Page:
Prior to dinner there was a wine and cheese soiree in the Crow’s Nest for suite guests and Snookums enjoyed a free virgin skinny cosmopolitan that had freshly squeezed grapefruit juice in it and it was very good. We talked to Roberta and Larry and then Adelle, the social hostess, joined the four of us. She told us about how she supports a youth center for 15 5-7 year olds in Ethiopia with the money she earns on the ship and how she goes to it during her “vacation”. The children spend most of the day there and get three meals and education before returning to their homes at night. The parents try to eke out a living selling coffee beans and things like that on the street and are too poor to afford school for their children. Once they reach primary-school age, the children go to boarding schools.
November 20 (Tuesday, Day 61, Lautoka, Fiji; $1.00 FJD = $0.57, $1 = $1.77 FJD) –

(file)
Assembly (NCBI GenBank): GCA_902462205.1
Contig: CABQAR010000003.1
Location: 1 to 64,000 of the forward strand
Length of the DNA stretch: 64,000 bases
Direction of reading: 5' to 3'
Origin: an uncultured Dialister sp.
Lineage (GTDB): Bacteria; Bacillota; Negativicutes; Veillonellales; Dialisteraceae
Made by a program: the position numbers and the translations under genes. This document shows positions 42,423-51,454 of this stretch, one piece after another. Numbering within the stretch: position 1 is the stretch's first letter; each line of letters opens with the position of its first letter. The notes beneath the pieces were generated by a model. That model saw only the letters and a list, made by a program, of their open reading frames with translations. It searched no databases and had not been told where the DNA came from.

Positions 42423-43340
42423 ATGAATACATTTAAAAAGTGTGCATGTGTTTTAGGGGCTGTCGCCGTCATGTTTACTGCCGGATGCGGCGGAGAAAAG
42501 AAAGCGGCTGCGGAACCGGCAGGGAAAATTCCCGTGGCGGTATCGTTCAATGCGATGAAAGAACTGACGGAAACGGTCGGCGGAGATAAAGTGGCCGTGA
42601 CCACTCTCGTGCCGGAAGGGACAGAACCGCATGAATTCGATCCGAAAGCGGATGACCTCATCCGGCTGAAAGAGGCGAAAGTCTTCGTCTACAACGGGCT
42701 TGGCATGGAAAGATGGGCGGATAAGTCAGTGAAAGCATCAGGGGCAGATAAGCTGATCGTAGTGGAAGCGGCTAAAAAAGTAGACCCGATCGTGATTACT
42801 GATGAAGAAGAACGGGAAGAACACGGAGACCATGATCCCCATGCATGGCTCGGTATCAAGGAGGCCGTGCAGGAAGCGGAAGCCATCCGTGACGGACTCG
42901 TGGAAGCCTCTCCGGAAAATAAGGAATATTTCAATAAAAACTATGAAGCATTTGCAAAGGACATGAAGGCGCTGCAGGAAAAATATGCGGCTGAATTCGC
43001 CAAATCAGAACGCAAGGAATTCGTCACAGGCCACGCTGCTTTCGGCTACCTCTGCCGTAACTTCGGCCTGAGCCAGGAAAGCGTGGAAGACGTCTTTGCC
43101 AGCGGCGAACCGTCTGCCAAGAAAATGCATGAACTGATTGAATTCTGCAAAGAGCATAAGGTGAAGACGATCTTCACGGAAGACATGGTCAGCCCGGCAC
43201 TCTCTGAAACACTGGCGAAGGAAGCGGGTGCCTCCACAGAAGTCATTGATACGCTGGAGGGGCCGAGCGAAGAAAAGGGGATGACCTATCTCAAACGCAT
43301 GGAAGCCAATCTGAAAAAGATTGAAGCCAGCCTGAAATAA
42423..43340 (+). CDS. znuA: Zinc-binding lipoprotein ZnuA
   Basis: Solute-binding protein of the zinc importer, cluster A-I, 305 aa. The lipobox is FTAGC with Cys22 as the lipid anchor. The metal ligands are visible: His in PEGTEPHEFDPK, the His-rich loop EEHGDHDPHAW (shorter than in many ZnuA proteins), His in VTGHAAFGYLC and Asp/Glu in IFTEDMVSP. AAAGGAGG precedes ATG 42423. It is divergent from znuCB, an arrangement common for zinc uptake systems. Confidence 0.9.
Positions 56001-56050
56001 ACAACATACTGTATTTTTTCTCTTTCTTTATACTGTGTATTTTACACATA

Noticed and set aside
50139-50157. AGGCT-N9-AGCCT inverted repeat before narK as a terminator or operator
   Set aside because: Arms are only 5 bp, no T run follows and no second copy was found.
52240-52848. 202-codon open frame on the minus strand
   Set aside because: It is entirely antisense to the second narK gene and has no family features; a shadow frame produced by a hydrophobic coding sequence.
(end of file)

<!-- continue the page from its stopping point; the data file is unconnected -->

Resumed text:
Snookums went to Fab Abs and was the only one there so Kristina put her through the paces and made it hard. At 8 AM we docked in Lautoka, population of 52,000. Lautoka is the second largest city in Fiji and four years ago we were at Suva, the largest, and didn’t care for it. Lautoka is in the heart of the sugar cane growing region, and sugar is the second most important industry behind tourism. Lautoka is considered to have the best climate in Fiji. Most snorkeling is not actually done on either of the two large islands where 80% of the population lives, but rather boats go to the other 298 islands or so. The beautiful pictures that are shown for tourism are mostly on the much smaller islands. Fiji is the first country on the face of the earth to see the sun rise since it is located on the 180th meridian. Postcards mailed from the ship were a bargain at $0.60 each (although they were probably much cheaper at Fiji Post).